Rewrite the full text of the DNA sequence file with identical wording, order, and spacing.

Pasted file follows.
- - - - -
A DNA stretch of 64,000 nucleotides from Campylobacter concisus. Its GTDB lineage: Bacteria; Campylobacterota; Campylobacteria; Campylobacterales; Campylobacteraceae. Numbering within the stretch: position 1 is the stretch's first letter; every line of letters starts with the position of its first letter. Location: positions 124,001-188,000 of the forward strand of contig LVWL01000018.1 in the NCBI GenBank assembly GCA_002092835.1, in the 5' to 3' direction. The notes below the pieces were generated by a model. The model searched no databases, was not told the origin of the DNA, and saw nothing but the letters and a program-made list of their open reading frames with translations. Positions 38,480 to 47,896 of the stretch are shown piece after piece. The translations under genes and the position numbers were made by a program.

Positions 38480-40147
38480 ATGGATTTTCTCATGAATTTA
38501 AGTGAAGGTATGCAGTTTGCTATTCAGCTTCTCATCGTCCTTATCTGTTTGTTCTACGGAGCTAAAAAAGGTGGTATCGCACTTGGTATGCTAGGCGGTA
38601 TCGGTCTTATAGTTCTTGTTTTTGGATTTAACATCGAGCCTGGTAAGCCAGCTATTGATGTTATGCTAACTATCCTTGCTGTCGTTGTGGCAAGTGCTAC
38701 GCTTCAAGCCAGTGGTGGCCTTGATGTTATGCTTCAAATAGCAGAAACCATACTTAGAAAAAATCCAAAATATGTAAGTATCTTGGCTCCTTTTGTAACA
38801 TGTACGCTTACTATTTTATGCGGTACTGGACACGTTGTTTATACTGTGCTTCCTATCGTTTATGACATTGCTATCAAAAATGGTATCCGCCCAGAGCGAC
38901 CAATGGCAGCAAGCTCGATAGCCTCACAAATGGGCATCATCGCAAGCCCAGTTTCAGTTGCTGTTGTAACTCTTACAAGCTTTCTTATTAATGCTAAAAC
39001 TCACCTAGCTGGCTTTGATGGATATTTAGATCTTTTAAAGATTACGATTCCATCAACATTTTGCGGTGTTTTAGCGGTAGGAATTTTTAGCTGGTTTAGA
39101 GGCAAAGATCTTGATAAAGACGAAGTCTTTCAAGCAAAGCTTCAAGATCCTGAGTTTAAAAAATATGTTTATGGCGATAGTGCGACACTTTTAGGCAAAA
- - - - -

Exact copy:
A DNA stretch of 64,000 nucleotides from Campylobacter concisus. Its GTDB lineage: Bacteria; Campylobacterota; Campylobacteria; Campylobacterales; Campylobacteraceae. Numbering within the stretch: position 1 is the stretch's first letter; every line of letters starts with the position of its first letter. Location: positions 124,001-188,000 of the forward strand of contig LVWL01000018.1 in the NCBI GenBank assembly GCA_002092835.1, in the 5' to 3' direction. The notes below the pieces were generated by a model. The model searched no databases, was not told the origin of the DNA, and saw nothing but the letters and a program-made list of their open reading frames with translations. Positions 38,480 to 47,896 of the stretch are shown piece after piece. The translations under genes and the position numbers were made by a program.

Positions 38480-40147
38480 ATGGATTTTCTCATGAATTTA
38501 AGTGAAGGTATGCAGTTTGCTATTCAGCTTCTCATCGTCCTTATCTGTTTGTTCTACGGAGCTAAAAAAGGTGGTATCGCACTTGGTATGCTAGGCGGTA
38601 TCGGTCTTATAGTTCTTGTTTTTGGATTTAACATCGAGCCTGGTAAGCCAGCTATTGATGTTATGCTAACTATCCTTGCTGTCGTTGTGGCAAGTGCTAC
38701 GCTTCAAGCCAGTGGTGGCCTTGATGTTATGCTTCAAATAGCAGAAACCATACTTAGAAAAAATCCAAAATATGTAAGTATCTTGGCTCCTTTTGTAACA
38801 TGTACGCTTACTATTTTATGCGGTACTGGACACGTTGTTTATACTGTGCTTCCTATCGTTTATGACATTGCTATCAAAAATGGTATCCGCCCAGAGCGAC
38901 CAATGGCAGCAAGCTCGATAGCCTCACAAATGGGCATCATCGCAAGCCCAGTTTCAGTTGCTGTTGTAACTCTTACAAGCTTTCTTATTAATGCTAAAAC
39001 TCACCTAGCTGGCTTTGATGGATATTTAGATCTTTTAAAGATTACGATTCCATCAACATTTTGCGGTGTTTTAGCGGTAGGAATTTTTAGCTGGTTTAGA
39101 GGCAAAGATCTTGATAAAGACGAAGTCTTTCAAGCAAAGCTTCAAGATCCTGAGTTTAAAAAATATGTTTATGGCGATAGTGCGACACTTTTAGGCAAAA